Dáil debate focuses on Defamation Bill

 

ANECDOTAL EVIDENCE suggested the Press Council had worked well, Minister for Justice Dermot Aherntold the Dáil.

“The majority of reputable media organs are participating well, but the organisation is untried and untested in effect,’’ he said.

The Minister was speaking during the final-stage debate on the Defamation Bill. The Bill, which passed all stages, was introduced by the then minister for justice Michael McDowell in 2006.

Sinn Féin spokesman Aengus Ó Snodaighclaimed the proposed composition of the council was flawed. “It allows for five directors representing the interests of media owners, but only one representing the interests of journalists,’’ he added. He said the council should have statutory powers and media membership should be mandatory.

Mr Ahern said the council would be a non-statutory and self-appointed organisation with seven directors who represented the public interest, five who represented the interests of owners and publishers and one who represented the interests of journalists.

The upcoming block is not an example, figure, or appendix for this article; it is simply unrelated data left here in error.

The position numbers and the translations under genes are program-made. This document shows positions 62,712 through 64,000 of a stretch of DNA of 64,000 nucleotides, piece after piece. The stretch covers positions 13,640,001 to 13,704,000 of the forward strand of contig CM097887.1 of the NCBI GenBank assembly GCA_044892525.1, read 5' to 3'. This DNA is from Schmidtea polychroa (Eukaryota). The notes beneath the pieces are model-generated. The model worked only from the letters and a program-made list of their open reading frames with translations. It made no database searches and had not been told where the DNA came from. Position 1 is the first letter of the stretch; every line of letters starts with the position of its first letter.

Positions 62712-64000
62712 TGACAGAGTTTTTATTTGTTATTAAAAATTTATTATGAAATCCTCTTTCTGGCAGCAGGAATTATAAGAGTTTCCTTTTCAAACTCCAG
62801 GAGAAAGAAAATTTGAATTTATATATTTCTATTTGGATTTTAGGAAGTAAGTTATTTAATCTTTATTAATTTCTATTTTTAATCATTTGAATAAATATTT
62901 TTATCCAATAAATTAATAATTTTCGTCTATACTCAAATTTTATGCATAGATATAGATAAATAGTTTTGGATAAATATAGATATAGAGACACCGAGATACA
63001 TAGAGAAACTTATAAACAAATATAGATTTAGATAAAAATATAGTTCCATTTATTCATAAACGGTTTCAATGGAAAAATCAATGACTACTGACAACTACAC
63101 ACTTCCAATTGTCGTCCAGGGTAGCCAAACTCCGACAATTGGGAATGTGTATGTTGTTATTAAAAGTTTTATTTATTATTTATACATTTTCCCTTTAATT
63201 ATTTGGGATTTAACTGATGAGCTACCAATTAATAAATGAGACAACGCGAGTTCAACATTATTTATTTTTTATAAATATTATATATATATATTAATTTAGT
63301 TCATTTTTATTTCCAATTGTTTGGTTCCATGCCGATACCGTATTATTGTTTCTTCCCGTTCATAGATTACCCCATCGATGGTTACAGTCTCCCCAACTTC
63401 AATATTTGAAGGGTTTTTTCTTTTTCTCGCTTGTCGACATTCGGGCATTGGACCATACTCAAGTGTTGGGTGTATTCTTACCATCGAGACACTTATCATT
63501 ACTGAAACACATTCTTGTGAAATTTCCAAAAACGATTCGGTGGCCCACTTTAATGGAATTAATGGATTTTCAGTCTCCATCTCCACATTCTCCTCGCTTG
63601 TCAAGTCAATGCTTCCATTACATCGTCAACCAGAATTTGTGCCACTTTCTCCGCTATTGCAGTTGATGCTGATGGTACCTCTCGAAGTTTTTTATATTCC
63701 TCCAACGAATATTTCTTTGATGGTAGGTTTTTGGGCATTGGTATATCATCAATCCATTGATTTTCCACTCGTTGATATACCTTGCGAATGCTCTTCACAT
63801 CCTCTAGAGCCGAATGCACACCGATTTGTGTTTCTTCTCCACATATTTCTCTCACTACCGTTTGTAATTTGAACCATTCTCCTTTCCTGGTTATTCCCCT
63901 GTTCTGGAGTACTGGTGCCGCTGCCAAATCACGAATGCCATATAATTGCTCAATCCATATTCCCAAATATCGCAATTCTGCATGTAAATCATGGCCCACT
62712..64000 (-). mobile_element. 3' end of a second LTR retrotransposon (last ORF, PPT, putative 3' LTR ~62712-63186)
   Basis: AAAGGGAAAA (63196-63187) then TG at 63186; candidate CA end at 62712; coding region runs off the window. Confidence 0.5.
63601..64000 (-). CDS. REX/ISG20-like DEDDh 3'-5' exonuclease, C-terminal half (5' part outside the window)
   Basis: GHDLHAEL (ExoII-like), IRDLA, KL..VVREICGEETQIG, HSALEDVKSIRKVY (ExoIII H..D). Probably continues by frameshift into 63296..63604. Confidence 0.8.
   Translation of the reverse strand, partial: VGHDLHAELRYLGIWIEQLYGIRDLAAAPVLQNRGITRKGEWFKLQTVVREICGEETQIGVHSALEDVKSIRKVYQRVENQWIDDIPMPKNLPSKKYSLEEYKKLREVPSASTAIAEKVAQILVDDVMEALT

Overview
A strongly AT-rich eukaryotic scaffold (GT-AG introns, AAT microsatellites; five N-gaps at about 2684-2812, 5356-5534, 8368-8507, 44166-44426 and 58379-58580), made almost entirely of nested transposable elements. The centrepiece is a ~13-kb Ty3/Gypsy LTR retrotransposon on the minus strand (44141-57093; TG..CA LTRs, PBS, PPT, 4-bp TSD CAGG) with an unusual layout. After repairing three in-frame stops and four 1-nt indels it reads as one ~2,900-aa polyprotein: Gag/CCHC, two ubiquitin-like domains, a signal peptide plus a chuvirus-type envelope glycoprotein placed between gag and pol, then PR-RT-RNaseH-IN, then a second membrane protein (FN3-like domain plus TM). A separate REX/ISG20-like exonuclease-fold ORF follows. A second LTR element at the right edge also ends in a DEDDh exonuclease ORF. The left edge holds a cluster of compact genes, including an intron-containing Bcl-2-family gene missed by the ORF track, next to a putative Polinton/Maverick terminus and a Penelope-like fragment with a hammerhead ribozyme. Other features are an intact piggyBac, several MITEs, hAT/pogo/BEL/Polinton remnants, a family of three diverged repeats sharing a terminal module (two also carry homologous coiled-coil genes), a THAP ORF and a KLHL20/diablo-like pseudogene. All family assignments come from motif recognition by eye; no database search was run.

“I think we have got the balance right,’’ said Mr Ahern. The council, he said, was meant to defend the public.

He said, in last week’s Sunday Times, he read an article in which the chairman of the Press Council (Prof Tom Mitchell) criticised two newspapers for not publishing judgments made against them. According to the article, he said, The Irish Timesand the Sunday Tribunewere refusing to publish judgments that partially upheld complaints against stories written by their journalists.

“One of the newspapers made the point it was unhappy that it must publish the entire findings, given the fact that two complaints were only partially upheld,’’ said Mr Ahern.

Fianna Fáil backbencher Thomas Byrnesaid: “I was annoyed and concerned that two newspapers . . . considered to be two of the more respectable newspaper . . . refused to print the findings of the Press Council.’’ He said the Minister’s message, that he would have five years to review the operation of the Act, was important. However, he added, the Oireachtas must also send a message that newspapers must comply with the voluntary code of practice.

  • The Irish Timeshas not refused to publish any judgment of the Press Council – Ed, IT